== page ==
Bush Starts Asia Trip, Sees It as Way to Boost U.S. Role

Times Staff Writers

President Bush arrived in Tokyo today to attend the funeral of Emperor Hirohito and begin a six-day tour of East Asia aimed at demonstrating U.S. intentions to remain a Pacific power at a time of increased Soviet activity and shifting diplomatic currents throughout the region.

After making a brief stopover in Anchorage, Alaska, Air Force One touched down at Tokyo's Haneda Airport at 1:05 p.m. local time (8:05 p.m. Wednesday PST), and the President traveled by motorcade to the U.S. ambassador's residence, where he was to meet French President Francois Mitterand over lunch.

Bush was scheduled to meet Japanese Prime Minister Noboru Takeshita later in the afternoon and, in addition to attending the imperial funeral Friday, hold a series of private meetings with other world leaders and receive an audience with Emperor Akihito before leaving Tokyo for Beijing on Saturday.

In remarks made in Anchorage en route, Bush stressed the strength of U.S. ties in Asia, but he also gently prodded Japan to play a greater role in the common defense of the Far East, and pointedly ignored a celebration of U.S.- Soviet neighborliness taking place in Alaska.

The trip to Japan, China and South Korea was planned around the funeral Friday morning of Hirohito, the last of the World War II leaders, whose rites and burial are bringing representatives of 159 nations, including about 60 heads of government or state, to Tokyo.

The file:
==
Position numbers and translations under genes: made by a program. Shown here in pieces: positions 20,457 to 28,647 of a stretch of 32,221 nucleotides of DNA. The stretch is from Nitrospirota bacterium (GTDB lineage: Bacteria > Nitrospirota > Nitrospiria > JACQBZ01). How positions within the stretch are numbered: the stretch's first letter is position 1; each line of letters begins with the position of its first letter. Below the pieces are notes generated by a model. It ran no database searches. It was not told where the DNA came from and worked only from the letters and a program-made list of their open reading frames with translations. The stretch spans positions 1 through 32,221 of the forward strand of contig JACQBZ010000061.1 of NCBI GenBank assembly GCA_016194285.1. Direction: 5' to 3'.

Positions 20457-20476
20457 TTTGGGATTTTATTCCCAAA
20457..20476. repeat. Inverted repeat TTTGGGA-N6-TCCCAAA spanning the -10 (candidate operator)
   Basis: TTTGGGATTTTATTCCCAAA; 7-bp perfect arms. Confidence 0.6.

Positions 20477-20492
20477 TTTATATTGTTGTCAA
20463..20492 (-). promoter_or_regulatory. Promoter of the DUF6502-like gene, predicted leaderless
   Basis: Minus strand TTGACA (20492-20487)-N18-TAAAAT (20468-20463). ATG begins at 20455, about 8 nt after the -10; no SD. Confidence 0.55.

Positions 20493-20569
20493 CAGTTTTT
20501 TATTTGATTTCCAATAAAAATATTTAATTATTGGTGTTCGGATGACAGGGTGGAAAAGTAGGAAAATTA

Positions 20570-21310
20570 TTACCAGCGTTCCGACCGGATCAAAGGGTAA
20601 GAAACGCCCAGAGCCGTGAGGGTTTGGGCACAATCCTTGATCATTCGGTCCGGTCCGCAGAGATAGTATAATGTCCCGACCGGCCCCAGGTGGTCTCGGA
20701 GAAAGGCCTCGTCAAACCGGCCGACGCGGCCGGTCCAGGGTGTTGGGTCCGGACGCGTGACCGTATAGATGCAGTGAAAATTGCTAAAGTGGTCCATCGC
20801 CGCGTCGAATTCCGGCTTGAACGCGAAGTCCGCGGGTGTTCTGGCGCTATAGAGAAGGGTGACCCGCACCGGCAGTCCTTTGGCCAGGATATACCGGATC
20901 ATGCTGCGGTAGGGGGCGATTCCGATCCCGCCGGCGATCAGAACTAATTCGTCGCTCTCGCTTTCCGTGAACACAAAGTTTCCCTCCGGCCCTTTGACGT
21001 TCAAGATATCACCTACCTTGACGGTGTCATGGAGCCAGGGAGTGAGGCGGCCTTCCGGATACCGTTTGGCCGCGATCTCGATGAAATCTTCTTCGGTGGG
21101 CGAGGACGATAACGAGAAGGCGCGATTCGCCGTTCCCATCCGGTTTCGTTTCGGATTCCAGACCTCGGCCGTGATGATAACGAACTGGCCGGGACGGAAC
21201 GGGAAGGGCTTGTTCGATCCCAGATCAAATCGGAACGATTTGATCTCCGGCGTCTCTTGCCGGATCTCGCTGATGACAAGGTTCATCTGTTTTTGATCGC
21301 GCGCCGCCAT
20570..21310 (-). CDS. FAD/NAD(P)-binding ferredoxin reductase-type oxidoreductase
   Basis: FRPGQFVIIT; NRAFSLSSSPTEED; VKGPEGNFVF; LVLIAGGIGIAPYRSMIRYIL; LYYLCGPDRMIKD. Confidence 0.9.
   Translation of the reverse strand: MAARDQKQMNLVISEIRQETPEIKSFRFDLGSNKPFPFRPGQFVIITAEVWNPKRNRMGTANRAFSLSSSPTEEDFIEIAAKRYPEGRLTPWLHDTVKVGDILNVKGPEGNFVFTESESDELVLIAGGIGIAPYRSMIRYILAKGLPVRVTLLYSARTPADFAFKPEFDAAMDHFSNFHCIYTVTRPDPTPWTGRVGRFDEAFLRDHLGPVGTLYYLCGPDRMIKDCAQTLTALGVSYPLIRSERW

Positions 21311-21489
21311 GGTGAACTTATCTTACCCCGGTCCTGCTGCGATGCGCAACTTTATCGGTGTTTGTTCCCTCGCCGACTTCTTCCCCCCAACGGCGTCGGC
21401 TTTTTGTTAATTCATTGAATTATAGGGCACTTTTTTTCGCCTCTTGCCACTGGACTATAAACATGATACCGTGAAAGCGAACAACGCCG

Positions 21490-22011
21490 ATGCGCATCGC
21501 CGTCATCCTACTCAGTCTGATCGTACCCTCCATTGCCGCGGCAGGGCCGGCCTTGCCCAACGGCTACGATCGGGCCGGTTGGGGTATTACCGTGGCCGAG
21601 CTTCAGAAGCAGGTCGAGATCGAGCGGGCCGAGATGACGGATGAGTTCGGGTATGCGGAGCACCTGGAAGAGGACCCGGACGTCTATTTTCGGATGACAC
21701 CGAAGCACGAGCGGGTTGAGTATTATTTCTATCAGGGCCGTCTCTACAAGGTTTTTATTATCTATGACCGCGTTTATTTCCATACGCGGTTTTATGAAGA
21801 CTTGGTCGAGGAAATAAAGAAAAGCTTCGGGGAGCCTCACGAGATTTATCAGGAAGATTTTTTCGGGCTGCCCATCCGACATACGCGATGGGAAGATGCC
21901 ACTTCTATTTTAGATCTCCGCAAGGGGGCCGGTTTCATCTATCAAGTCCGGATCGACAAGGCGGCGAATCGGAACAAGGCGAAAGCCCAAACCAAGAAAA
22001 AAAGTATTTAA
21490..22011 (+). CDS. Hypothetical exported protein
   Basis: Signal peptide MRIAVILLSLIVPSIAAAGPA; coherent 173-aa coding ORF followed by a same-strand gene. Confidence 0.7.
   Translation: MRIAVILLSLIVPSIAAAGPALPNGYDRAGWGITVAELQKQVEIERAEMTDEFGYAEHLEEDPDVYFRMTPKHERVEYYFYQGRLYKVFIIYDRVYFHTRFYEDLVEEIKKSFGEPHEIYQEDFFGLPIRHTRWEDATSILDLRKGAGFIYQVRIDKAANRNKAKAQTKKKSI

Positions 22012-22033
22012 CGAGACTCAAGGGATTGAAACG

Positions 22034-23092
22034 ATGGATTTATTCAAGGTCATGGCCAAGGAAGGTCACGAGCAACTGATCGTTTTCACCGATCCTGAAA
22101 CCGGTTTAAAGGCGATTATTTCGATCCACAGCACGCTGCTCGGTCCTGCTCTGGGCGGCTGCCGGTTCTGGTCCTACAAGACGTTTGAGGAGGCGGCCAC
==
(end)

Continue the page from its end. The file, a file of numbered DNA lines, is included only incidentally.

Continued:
But it also provides the President an opportunity in the early days of his Administration "to reaffirm that the United States plans to play a strong and affirmative role as an Asian power" and that its influence in the region is not declining, said Brent Scowcroft, Bush's national security adviser.

Bush, speaking to Alaskans assembled in a massive hangar at Elmendorf Air Force Base in Anchorage while Air Force One was refueled nearby, said that even as the United States reviews its relations with the Soviets, in the Middle East and in Latin America, "We don't ever want to take our friends for granted, be they China, be they Japan, be they Korea.

"Yes, things in the Pacific seem to be going reasonably well," said the President, who is being accompanied on the trip by his wife, Barbara. "But we are a Pacific power, and this visit will demonstrate that we intend to stay a Pacific power."

In the U.S.-Chinese relationship, he said: "There is something more than symbolism. That relationship is fundamental in any foreign policy equation of the United States.

"Alaskans understand that America is as much a Pacific nation as it is an Atlantic one--and that the Pacific region is of great and growing importance in international affairs," he said.

Saluting the strength of the U.S. relationship with all three countries he will visit before returning to Washington on Monday, Bush said he seeks by his trip to Tokyo to show his respect for Japan as "a valued ally and a fellow democracy."

However, in other remarks, there was a hint of the undercurrent of tension that often marks U.S.-Japanese relations.

In written answers provided to questions submitted by the Kyodo News Service of Japan, the President acknowledged "Japan's continued and steady progress in improving its defense capability," long a point of prodding by the United States. But he offered the reminder that "there is still room for greater improvement, especially in the area of sustainability"--the crucial military ability to maintain long supply lines from home bases to units operating in the field or, in the case of Japan, at sea.